“Why is love such a misery?”
Thomas Hardy’s novel was one of the texts I was set for my A-Level English Literature course and I hated it. I hated the slow pace, the unnecessarily detailed sections (there were, I recall, about three pages describing a barn on a hillside which no-one ever entered or discussed again) and the cloyingly sweet pastoral setting. Dorset in winter isn’t idyllic, whatever Hardy would have you believe. While that should make it surprising that I even risked the near-three hour film adaptation, it does also mean that I won’t spend these notes banging on “it isn’t as good as the book” as I did with Watchmen and The Damned United recently!
Such pressing reasons not to like (or even watch) Far From The Madding Crowd were outweighed by the Kinks connection, my admiration for Schlesinger’s sixties films, the cinematography of Nic Roeg and Terry Stamp. I love Terence Stamp. When I was commenting having seen Valkyrie, I said “This is Terry Stamp doing an advert for that life insurance that only the over-50s can have“. The guy is basically sleepwalking his way through risible film after risible film these days (his last few films have been Valkyrie, Yes Man, Get Smart and Wanted) but this shouldn’t detract from the fact that he is an incredibly talented, charismatic actor with some superb performances behind him. For me, this is one of them. There is a moment where Stamp turns to Julie Christie with cold-eyes and says “this woman is more to me dead as she is than you ever were or are or could be” and you are simply awestruck. He chills you to the bone as he destroys her with spite and malice by completely underplaying it. The words are delivered deliciously, with venom. It is a powerhouse performance, he is breathtaking. The beauty of Jude Law combined with the presence of a young (pre-self-parodying) Pacino. Amazing stuff. But what a wasted talent!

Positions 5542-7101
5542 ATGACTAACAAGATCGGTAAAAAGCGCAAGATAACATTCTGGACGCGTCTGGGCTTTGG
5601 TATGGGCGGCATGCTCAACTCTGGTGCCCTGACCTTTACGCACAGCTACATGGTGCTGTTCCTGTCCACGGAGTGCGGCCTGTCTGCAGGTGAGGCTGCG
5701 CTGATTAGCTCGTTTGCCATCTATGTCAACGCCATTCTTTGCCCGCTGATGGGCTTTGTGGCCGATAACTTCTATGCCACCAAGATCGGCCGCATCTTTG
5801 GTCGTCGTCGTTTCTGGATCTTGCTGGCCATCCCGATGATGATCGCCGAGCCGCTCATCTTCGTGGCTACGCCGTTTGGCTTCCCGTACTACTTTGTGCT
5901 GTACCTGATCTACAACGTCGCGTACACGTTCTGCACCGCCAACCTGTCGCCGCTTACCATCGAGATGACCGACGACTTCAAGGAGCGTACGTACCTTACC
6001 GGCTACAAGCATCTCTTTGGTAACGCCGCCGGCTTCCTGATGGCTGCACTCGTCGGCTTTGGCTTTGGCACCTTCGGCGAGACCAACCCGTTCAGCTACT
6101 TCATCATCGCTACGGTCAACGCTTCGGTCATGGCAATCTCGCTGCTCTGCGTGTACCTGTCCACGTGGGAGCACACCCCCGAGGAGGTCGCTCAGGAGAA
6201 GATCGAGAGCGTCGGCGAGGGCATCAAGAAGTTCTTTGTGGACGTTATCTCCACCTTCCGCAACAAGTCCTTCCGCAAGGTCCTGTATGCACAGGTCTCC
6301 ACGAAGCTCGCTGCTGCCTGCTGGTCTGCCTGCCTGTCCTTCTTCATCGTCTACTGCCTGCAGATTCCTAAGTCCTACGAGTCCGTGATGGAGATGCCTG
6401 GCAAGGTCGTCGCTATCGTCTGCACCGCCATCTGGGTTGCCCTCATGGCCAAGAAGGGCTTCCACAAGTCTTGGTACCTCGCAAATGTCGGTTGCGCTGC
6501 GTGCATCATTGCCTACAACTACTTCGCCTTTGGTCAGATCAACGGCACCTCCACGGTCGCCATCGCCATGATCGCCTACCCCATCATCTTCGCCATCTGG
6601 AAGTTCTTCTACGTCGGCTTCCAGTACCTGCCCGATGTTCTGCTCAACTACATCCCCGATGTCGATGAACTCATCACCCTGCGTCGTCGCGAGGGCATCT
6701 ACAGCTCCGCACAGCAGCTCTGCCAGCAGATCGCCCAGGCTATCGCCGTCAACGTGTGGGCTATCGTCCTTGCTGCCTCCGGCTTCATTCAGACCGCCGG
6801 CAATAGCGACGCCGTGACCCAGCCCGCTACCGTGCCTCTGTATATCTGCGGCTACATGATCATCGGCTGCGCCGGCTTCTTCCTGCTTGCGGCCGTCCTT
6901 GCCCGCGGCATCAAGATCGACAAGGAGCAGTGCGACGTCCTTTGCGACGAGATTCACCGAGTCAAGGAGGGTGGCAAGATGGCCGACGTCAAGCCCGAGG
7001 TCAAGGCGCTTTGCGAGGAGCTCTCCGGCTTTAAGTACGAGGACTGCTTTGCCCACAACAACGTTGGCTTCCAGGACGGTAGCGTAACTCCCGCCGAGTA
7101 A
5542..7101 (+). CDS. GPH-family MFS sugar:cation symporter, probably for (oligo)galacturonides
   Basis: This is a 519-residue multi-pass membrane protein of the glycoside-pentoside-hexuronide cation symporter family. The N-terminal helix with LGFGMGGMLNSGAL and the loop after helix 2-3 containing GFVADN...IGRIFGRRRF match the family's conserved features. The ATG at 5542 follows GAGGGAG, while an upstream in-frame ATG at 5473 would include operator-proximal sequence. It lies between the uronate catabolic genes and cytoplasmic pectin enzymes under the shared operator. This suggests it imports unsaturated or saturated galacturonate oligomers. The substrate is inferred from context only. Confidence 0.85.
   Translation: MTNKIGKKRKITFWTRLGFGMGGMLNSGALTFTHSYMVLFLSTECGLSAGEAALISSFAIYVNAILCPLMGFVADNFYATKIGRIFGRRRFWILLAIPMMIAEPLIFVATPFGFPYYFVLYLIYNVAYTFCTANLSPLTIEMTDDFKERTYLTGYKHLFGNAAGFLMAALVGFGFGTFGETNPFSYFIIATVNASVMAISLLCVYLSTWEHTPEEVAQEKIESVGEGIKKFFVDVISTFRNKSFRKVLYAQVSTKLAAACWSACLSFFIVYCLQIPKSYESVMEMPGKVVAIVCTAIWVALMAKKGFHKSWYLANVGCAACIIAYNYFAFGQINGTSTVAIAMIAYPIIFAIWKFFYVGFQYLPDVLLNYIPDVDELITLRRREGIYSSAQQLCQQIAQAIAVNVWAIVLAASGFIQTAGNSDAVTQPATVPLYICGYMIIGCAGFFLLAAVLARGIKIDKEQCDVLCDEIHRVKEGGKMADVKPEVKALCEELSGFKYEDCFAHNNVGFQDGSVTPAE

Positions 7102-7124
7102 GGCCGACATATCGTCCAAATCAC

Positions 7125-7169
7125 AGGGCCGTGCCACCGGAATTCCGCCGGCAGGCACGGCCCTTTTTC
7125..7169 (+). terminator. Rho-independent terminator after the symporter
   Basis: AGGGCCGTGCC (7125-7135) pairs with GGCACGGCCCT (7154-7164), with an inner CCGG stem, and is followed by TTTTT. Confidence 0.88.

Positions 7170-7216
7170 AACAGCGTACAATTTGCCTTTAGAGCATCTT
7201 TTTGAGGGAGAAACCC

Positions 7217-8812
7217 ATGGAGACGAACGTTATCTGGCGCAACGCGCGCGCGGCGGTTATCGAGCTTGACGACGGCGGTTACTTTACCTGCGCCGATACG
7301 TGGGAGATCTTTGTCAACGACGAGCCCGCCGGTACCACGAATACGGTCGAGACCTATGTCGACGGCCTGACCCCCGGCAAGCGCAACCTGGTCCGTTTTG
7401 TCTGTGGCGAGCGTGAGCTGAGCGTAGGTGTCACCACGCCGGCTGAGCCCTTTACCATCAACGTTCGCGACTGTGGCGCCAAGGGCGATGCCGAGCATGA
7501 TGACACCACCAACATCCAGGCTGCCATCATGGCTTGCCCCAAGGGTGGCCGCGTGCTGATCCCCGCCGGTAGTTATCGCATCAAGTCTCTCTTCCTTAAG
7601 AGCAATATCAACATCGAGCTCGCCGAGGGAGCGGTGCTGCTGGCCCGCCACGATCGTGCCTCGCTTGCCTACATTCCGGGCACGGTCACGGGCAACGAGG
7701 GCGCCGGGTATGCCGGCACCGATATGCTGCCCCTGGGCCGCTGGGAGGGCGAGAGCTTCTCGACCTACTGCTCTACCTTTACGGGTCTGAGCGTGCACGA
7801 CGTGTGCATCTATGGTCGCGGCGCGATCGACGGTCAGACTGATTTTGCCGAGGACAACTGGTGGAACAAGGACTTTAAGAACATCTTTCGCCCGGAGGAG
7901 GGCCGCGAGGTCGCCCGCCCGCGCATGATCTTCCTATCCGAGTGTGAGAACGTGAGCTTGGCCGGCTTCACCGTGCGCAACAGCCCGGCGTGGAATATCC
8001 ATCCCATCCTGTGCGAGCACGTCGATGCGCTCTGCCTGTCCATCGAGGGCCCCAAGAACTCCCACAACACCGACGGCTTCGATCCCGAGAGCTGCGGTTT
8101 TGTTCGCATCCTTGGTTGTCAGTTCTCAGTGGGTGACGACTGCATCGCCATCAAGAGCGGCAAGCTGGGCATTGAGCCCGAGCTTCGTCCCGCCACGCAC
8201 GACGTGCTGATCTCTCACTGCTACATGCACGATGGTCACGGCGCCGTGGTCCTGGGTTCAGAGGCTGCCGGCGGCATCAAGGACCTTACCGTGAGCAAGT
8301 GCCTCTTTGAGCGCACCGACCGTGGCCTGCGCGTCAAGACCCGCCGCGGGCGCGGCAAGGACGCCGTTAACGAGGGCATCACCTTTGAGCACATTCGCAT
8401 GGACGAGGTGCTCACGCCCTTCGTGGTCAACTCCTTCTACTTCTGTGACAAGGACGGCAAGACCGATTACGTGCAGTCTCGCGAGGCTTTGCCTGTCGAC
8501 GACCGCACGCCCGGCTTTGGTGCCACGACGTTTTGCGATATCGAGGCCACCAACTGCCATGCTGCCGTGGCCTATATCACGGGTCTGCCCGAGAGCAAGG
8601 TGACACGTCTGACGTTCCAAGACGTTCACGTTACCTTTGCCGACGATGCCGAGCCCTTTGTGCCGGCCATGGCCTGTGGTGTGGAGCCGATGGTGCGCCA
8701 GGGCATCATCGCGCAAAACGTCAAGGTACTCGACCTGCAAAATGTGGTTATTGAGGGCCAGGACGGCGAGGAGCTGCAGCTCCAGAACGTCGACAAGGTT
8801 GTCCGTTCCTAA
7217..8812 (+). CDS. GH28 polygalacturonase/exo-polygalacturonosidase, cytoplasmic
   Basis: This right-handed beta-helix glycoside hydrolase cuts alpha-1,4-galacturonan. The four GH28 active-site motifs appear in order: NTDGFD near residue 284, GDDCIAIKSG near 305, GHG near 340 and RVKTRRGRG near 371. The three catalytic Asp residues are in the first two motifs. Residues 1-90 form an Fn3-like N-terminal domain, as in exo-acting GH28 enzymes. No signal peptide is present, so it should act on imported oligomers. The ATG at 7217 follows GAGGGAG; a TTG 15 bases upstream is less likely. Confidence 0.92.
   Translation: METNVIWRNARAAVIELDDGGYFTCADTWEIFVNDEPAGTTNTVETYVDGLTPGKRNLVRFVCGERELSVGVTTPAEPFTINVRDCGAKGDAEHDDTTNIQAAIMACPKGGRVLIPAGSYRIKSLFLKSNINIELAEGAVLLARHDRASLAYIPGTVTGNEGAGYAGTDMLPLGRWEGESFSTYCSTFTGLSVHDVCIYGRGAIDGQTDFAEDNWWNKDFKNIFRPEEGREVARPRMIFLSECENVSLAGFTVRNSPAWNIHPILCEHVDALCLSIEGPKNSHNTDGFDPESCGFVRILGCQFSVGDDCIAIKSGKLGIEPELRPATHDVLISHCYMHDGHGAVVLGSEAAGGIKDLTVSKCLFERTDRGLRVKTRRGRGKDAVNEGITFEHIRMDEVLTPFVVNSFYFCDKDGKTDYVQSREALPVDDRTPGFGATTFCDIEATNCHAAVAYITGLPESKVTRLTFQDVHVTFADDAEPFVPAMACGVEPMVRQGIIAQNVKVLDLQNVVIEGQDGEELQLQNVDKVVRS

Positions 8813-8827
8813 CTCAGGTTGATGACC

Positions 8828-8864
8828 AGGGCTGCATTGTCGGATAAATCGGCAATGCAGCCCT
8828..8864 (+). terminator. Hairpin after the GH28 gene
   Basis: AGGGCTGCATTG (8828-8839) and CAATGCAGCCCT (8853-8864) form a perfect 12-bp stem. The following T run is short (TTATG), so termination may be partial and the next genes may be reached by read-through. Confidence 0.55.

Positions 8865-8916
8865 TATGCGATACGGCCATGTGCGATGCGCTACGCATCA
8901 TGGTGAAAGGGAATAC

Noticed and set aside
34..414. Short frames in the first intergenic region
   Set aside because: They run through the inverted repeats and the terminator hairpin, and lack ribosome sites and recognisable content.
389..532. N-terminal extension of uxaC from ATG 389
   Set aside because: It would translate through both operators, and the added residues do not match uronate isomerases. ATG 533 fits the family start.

No-one else here hits quite those heights, but there is still a great deal to admire here. Julie Christie plays Bathsheba Everdene with just the right mix of arrogance and insecurity, her independence is stripped away little-by-little until Troy feels compelled to admonish her “don’t be so desperate”. She skilfully retains a degree of ambiguity in the early stages and it is never truly clear whether Bathsheba is being purposely cruel or simply immature. Smashing performance. Peter Finch, the raving mad prophet of the airwaves from Network, plays Francis Boldwood another man on the verge of a nervous breakdown here- albeit with much greater composure. Here he internalises the trauma, expressing it subtly; a quiver of the eyebrow, a distant glance, a mouth opening wordlessly.
The central performance is given by Alan Bates in the role of Gabriel Oak. His character is the first and last that we see and provides the moral compass for the film. He is always honest, if respectful, always thoughtful and exemplifies the traditional values of moral certitude and diligent stoicism. His response upon being financially ruined by a sad quirk of fate is simply to remark “Thank God I am not married. And this serene acceptance of events is what works against Bates, who is a fine actor, because he has nothing to do but look calm and read his lines. It’s no coincidence that the most virtuous character is called Gabriel, is it? Actually, I may as well moan about something that has bugged me since 1991- Far From The Madding Crowd has a character called Oak who is solid and dependable and one called Troy who is handsome but comes with hidden defects. This is like giving them a white ten gallon hat and a black one- great literature my arse! I’ll stop now, I’ve promised myself that I wouldn’t talk about the book, only the film.
The mechanics of the film are impressive, Roeg captures the landscape beautifully giving a sense of the absolute surrender to the elements which each character suffers from (indeed Boldwood, through machinery, is the only character who attempts to master his circumstances- as he does with his attempted bribery of Troy, a nice touch- but this proves futile). The soundtrack, including originally composed folk songs, by Richard Rodney Bennett has a lilting pastoral beauty which serves to build the mood of the piece beautifully. These things, in addition to the suppressed passion in the performances, are co-ordinated by Schesinger to produce a slightly arid and slightly too worthy reading of the novel. It is almost as if he was so determined to move away from the small-scale urban setting of his great opening trio of films (A Kind of Loving, Billy Liar and Darling) that this overtook any other considerations. It doesn’t ruin the film at all, but it does create a film where there are a few fantastic set-pieces (the unexpectedly harrowing scene where the sheepdog runs the sheep over the cliff, the tension of Gabriel and Bathsheba battling the storm, the carnival, the sword exercise where Troy seduces Bathsheba) interspersed with some disappointing ones (the obvious soft-focus scene where Boldwood first sees Bathsheba, the slow-motion shot of Bathsheba tossing the corn in the cornmarket, the harvest dance and the marketplace scene where Oak looks for work).
And so it’s a good film, but still a disappointing one. Worth seeing again, but only when I’m in a patient mood 6/10.